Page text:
Quarantine & Mental Health


I have been concerned about the number of patients and loved ones who are experiencing anxiety and depression during this quarantine. Much suffering is going around these days. Sickness and death, fear of illness,unemployment, loneliness, a massive disruption in our environment and life as we know it are enough to make anyone to feel miserable. Humans are social creatures and isolation is an unfamiliar, unnatural challenge. Moreover, the uncertainty of these times and the revelation that our government is not prepared to handle the pandemic situation is truly unsettling. How can one not feel apprehensive or low?


Anxiety and depression are part of the human emotional landscape.Anxiety is a feeling of apprehension about an event yet to come. It may affect our ability to function due to an intense, persistent worry and can lead to symptoms such as rapid heart rate and respiration, sweating and fatigue. It can escalate and cause a feeling of trepidation or episodic panic attacks. Like anxiety, depression is a low mood that interferes with daily life, and it affects a person’s interest in activities and in in their basic living. A person may feel completely disinterested in things that once brought joy and satisfaction, and they may feel excessively tired or run down with a sense of despair.Both anxiety and depressive disorders can be a result of changes in brain function as a result of biological, psychological or social stressors. Right now, we are dealing with many assaults on our collective psyche and we need to protect ourselves from this kind of ongoing suffering which can take a toll on so many aspects of our lives- and our very lives themselves.


It is completely normal to experience both these emotions during this unprecedented time. Every single person has been affected by the situation. The future is unpredictable in many ways and we all just want things to “get back to normal.” The news is discomforting, and often downright alarming. Whether or not you fall ill from it, the coronavirus pandemic affects everyone emotionally on some level. Ask yourself: are you feeling hopeless or disinterested in things that once made you feel happy? Do you feel constantly worried and does it keep you up at night? Are you lonely?


Even in pre-pandemic times, the majority of new patients who filled out my health history form checked off the “I feel stressed” box and the box for anxiety/nervousness and depression. This is significant. Many patients explain their difficulty with ruminating thoughts, inability to sleep,overwhelming concern about their jobs, relationships, health, but sometimes there is no known identifiable source for their distress. When I address anxiety and depression with my patients, we review many factors in order to properly diagnose it. Is this a panic disorder? Was the depression caused by an event that occurred, like a divorce or the death of a loved one? Is it something constant or episodic and what makes symptoms worse or better? Is it manifesting as intrusive thoughts or perhaps the inability to make decisions or take action? Does it run in his/ her family? Is the patient seeking help from a mental health professional? And so on.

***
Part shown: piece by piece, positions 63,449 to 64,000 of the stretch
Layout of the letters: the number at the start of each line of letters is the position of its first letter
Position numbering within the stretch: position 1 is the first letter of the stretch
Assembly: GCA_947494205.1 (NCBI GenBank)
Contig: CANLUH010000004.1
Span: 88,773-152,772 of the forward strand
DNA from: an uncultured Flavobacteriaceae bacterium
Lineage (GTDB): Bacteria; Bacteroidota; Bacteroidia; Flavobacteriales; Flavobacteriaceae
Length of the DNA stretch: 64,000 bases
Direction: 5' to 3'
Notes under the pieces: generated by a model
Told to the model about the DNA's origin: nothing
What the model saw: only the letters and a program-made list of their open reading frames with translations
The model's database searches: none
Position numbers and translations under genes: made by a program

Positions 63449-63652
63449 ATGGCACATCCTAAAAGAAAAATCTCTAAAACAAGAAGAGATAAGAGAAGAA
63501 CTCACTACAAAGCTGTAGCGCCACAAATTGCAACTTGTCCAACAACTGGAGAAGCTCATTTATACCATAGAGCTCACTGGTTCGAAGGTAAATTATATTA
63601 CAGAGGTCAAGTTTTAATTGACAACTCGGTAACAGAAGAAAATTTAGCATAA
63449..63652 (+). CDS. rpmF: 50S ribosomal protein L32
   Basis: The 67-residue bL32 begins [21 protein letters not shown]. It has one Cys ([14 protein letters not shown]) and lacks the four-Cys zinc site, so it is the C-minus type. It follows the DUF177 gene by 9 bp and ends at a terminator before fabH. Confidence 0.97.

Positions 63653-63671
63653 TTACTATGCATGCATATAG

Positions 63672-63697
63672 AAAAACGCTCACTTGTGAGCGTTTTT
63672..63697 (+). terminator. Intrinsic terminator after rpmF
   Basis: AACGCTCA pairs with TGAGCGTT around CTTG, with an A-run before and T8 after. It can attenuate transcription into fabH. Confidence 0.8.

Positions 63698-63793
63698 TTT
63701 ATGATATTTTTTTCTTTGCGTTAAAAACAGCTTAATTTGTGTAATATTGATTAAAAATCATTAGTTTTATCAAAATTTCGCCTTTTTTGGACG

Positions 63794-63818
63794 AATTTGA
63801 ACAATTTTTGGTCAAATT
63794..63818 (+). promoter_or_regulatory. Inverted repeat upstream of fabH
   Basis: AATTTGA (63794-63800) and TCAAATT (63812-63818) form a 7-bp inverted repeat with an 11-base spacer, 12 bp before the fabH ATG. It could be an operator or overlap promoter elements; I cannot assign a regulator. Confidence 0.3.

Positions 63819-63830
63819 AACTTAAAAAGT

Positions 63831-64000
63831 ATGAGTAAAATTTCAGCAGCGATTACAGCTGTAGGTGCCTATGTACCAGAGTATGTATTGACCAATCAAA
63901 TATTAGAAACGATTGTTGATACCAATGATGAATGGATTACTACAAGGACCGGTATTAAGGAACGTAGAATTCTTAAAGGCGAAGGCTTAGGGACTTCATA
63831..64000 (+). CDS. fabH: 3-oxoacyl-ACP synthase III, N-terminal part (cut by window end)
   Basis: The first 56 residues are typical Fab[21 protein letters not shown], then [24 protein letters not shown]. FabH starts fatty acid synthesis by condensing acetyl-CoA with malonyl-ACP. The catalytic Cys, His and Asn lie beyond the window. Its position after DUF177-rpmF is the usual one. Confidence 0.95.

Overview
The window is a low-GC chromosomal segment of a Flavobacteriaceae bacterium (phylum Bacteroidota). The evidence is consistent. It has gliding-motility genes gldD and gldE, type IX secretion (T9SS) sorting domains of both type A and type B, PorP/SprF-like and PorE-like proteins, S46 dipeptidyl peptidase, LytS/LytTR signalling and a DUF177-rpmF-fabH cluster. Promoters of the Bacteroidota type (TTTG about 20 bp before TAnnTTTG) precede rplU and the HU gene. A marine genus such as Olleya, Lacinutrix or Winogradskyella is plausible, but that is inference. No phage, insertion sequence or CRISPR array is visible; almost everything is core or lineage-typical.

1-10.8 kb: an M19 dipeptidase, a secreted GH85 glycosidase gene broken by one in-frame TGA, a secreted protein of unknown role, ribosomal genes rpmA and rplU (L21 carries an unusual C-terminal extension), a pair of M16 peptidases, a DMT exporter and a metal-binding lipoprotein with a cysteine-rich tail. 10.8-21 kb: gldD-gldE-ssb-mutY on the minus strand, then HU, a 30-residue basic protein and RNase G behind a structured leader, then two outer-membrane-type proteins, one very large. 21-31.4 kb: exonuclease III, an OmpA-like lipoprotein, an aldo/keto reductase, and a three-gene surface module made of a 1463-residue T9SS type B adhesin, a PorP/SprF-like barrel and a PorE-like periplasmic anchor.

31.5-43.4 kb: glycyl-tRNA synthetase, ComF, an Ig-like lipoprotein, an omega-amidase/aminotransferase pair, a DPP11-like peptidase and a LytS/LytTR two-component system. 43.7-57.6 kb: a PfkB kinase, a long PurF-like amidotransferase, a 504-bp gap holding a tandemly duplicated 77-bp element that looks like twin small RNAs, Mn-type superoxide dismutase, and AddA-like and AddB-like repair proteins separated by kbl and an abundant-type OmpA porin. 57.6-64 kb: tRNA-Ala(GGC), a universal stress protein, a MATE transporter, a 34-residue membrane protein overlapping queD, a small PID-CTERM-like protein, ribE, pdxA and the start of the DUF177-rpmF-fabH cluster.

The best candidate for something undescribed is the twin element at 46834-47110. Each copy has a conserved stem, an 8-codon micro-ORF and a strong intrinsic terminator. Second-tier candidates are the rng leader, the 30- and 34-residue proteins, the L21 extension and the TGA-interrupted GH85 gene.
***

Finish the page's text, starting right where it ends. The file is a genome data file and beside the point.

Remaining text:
In Chinese medicine, which is a truly holistic approach, mental health is integral to overall health and well-being. In fact, it is integral to a healthy immune system. Anxiety and depression weaken the zheng qi, or the vital upright energy that supports and protects one’s body from disease. There are many facets to mental energy in this tradition, involving (in lay terms) thoughts,sensitivity, creativity, motivation, etc. The root of the mental disturbance may be from a blockage between the process that governs thoughts into action,or perhaps a disturbance of the shen (spirit), or perhaps liver qi stagnation which means that the flow of blood and energy in the body is congested. These disharmonies can be addressed energetically and require treating the aspects most prominently involved, which might include the spleen, the kidneys, the heart, liver/galbladder or lungs. Each of the organs is associated with an emotion- worry,fear/fright, joy, anger and sadness/grief, respectively. Any prolonged intense emotion can lead to a disruption of energy in that organ. For example, prolonged grieving can lead to a deficiency in the lung. The lung, as mentioned in the last newsletter, governs wei qi or defensive qi which protects the body from invading pathogens and therefore, can lead to a vulnerable immune system. Likewise, intense worry or anger over the current situation we are in can lead to disruption in the spleen or liver. This can lead to deficiencies or excesses in how the body transforms and transports qi and how well it flows to the rest of the body. Many syndromes have an emotional component. The emotional state of a person is helpful for diagnostic and treatment purposes.


At its most simple presentation, anxiety is often rooted in the spleen, and depression in the liver. There may be a deficiency of energy and/or a flare-up of excess or a stagnation often accompanied by physical symptoms, such as digestive disturbances, insomnia, headaches, menstrual irregularities in women, fatigue and so forth. The tongue and pulses corroborate what aspects of the body are at play in each individual case. Most of the points to treat emotional disturbances are dictated by the specific diagnosis, but generally supportive points on both back side and front side,lower legs, wrist, abdomen and head are used. Points that quell the shen (or mind) are applied along with ear points for more intense relaxation.

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